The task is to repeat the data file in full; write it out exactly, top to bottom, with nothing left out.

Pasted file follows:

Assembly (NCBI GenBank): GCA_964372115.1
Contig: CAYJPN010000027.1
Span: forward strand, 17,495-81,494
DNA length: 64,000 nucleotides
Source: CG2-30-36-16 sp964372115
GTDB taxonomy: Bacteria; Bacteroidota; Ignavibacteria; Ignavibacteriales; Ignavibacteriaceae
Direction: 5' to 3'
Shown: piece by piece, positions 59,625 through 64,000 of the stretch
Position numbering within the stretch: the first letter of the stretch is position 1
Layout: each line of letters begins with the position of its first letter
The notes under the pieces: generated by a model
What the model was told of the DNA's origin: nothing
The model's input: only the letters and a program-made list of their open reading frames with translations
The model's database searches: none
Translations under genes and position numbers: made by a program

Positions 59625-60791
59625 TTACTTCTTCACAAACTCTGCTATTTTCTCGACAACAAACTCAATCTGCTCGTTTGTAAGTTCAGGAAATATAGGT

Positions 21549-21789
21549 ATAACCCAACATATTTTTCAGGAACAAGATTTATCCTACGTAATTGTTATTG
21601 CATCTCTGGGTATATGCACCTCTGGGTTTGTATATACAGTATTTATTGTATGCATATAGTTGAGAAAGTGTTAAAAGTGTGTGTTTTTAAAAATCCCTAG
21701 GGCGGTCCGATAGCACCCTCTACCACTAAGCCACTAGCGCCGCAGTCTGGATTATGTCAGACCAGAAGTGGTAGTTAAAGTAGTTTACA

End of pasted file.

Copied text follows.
Assembly (NCBI GenBank): GCA_964372115.1
Contig: CAYJPN010000027.1
Span: forward strand, 17,495-81,494
DNA length: 64,000 nucleotides
Source: CG2-30-36-16 sp964372115
GTDB taxonomy: Bacteria; Bacteroidota; Ignavibacteria; Ignavibacteriales; Ignavibacteriaceae
Direction: 5' to 3'
Shown: piece by piece, positions 59,625 through 64,000 of the stretch
Position numbering within the stretch: the first letter of the stretch is position 1
Layout: each line of letters begins with the position of its first letter
The notes under the pieces: generated by a model
What the model was told of the DNA's origin: nothing
The model's input: only the letters and a program-made list of their open reading frames with translations
The model's database searches: none
Translations under genes and position numbers: made by a program

Positions 59625-60791
59625 TTACTTCTTCACAAACTCTGCTATTTTCTCGACAACAAACTCAATCTGCTCGTTTGTAAGTTCAGGAAATATAGGT

Positions 21549-21789
21549 ATAACCCAACATATTTTTCAGGAACAAGATTTATCCTACGTAATTGTTATTG
21601 CATCTCTGGGTATATGCACCTCTGGGTTTGTATATACAGTATTTATTGTATGCATATAGTTGAGAAAGTGTTAAAAGTGTGTGTTTTTAAAAATCCCTAG
21701 GGCGGTCCGATAGCACCCTCTACCACTAAGCCACTAGCGCCGCAGTCTGGATTATGTCAGACCAGAAGTGGTAGTTAAAGTAGTTTACA